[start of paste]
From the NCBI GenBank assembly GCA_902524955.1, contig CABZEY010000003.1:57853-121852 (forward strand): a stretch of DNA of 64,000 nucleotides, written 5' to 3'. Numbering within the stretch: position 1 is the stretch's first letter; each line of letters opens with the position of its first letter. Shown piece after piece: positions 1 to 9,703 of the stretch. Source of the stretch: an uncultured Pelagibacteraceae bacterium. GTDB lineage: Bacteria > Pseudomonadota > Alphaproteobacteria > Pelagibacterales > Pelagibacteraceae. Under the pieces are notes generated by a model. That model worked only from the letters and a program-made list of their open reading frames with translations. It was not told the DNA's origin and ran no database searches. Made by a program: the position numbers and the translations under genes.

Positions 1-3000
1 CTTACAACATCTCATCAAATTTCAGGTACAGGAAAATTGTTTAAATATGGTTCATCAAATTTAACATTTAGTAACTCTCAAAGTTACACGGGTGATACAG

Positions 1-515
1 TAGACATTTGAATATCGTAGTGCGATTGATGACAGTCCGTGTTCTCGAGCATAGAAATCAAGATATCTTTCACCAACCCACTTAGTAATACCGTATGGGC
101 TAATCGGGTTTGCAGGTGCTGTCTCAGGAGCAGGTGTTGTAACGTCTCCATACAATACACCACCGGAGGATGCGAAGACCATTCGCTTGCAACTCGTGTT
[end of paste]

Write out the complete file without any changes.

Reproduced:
From the NCBI GenBank assembly GCA_902524955.1, contig CABZEY010000003.1:57853-121852 (forward strand): a stretch of DNA of 64,000 nucleotides, written 5' to 3'. Numbering within the stretch: position 1 is the stretch's first letter; each line of letters opens with the position of its first letter. Shown piece after piece: positions 1 to 9,703 of the stretch. Source of the stretch: an uncultured Pelagibacteraceae bacterium. GTDB lineage: Bacteria > Pseudomonadota > Alphaproteobacteria > Pelagibacterales > Pelagibacteraceae. Under the pieces are notes generated by a model. That model worked only from the letters and a program-made list of their open reading frames with translations. It was not told the DNA's origin and ran no database searches. Made by a program: the position numbers and the translations under genes.

Positions 1-3000
1 CTTACAACATCTCATCAAATTTCAGGTACAGGAAAATTGTTTAAATATGGTTCATCAAATTTAACATTTAGTAACTCTCAAAGTTACACGGGTGATACAG

Positions 1-515
1 TAGACATTTGAATATCGTAGTGCGATTGATGACAGTCCGTGTTCTCGAGCATAGAAATCAAGATATCTTTCACCAACCCACTTAGTAATACCGTATGGGC
101 TAATCGGGTTTGCAGGTGCTGTCTCAGGAGCAGGTGTTGTAACGTCTCCATACAATACACCACCGGAGGATGCGAAGACCATTCGCTTGCAACTCGTGTT